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Sunday, March 20, 2011

I don't like my daughter.

We've had several "home visits" now, where she comes to our house and spends a couple of days.  Of course, with me still working both jobs, I don't have a lot of time to spend with her, but that's ok, because most of the time I don't want to spend time with her at all.  Isn't that sad?

It's as if she is constantly looking for an "excuse" to get angry with me.  Here's an example:  About a week ago, DH and I picked DD up at the place where she's at.  DD had been talking about applying for a scholarship so that she could attend a rather prestigious cooking school.  While I do think that cooking school is a much better and much more realistic choice than her previous choice (paleontologist), when she showed me the scholarship rules, I got worried.  The scholarship can only be won by achieving a certain score on the ACT college entrance exam.  I know that unless things change drastically, she can't do that.  She has yet to pass the skills test for graduation, and she's taken it several times.  I hate to see her disappointed, so, thinking ahead, I said "that's great!  And I know if the scholarship doesn't work out, there are a lot of programs for former foster children that can pay your way, too!" And she got right up in my face and told me that "I have my heart set on this and you never want to let me do anything I want!"  And she kept right on yelling at me, even when I asked her "Did you even hear a word I said?"  Sadly, this is kind of a typical exchange for her and me.

The treatment center where she is at has said that they have now talked with the county and the county will only pay for her to stay there until June.  And at that point, we have to decide where she is going.  They are pushing for her to come back to our house.  I don't want to live with her, but I feel like a bad mom when I even think like that.  So I keep going along with things....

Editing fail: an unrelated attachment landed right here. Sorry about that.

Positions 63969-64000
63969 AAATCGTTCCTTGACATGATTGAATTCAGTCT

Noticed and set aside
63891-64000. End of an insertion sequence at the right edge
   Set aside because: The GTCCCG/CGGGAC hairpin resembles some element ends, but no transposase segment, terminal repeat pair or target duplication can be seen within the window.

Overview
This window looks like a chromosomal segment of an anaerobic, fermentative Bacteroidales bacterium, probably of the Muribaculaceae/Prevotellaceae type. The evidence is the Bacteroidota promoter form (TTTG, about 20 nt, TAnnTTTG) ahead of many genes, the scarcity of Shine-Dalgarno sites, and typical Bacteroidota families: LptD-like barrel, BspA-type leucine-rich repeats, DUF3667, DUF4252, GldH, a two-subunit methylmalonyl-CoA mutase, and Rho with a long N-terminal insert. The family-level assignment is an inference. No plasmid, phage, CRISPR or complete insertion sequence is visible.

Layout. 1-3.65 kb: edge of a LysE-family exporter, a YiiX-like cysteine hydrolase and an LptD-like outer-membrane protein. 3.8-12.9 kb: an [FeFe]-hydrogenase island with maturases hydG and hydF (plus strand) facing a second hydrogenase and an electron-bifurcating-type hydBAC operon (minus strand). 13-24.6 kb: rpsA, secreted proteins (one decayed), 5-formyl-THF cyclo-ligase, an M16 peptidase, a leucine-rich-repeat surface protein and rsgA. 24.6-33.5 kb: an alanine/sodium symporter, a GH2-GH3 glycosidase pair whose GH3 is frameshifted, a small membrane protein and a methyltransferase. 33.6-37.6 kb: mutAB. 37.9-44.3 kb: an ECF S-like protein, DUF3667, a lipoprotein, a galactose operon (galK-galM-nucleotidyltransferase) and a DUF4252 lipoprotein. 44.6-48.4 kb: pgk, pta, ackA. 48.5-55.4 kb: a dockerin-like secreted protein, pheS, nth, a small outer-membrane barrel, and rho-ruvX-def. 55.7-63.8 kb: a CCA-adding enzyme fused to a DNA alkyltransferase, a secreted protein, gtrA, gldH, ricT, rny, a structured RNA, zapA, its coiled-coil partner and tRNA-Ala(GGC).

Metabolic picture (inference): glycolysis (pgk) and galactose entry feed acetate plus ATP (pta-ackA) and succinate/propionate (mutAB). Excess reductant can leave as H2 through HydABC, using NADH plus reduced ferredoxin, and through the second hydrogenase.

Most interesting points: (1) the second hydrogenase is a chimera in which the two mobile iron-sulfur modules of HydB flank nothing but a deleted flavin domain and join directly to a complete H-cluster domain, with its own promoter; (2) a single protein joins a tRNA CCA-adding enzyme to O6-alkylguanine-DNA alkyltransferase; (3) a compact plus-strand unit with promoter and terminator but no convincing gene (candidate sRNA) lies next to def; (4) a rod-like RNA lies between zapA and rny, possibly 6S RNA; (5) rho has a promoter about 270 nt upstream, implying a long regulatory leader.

Then.....this week they started bringing up the possibility of allowing DD to go on unsupervised visits to her bio mom's.  "Because her bio mom has been going to therapy and appears to have cleaned up her act..."  Everything about this made me want to scream "No, no, no, ABSOLUTELY NOT!"  But once again, since they (the therapists) seem to think it's a good idea, especially since DD will be turning 18 soon (and despite the fact that supposedly the legal guardianship is moving along) as they don't want DD to resent us for keeping her from her bio mom.  So once again....I feel like a bad mom, because these visits are the last thing I want and the last thing I think will be good for DD.  Her bio mom has very good intentions but cannot say no to DD, not ever.  Kind of like DH, but there's nobody there (at bio mom's ) to step in when that happens.  And....I admit it....I know DD will always choose bio mom over me, so I'm already a little hurt and jealous in advance.

It's all very hard for me.  DH doesn't seem to see anything wrong with these things at all.  Mostly right now I just want to throw up my hands and say "all right already, she can do whatever the hell she wants and I'm not going to waste any more energy on maintaining a relationship with this hateful little person!" But I know that's not the answer either....it's just that I'm overwhelmed without worrying about these things, and I don't think there's a way I can make a good decision here, at least one that I'm comfortable with.....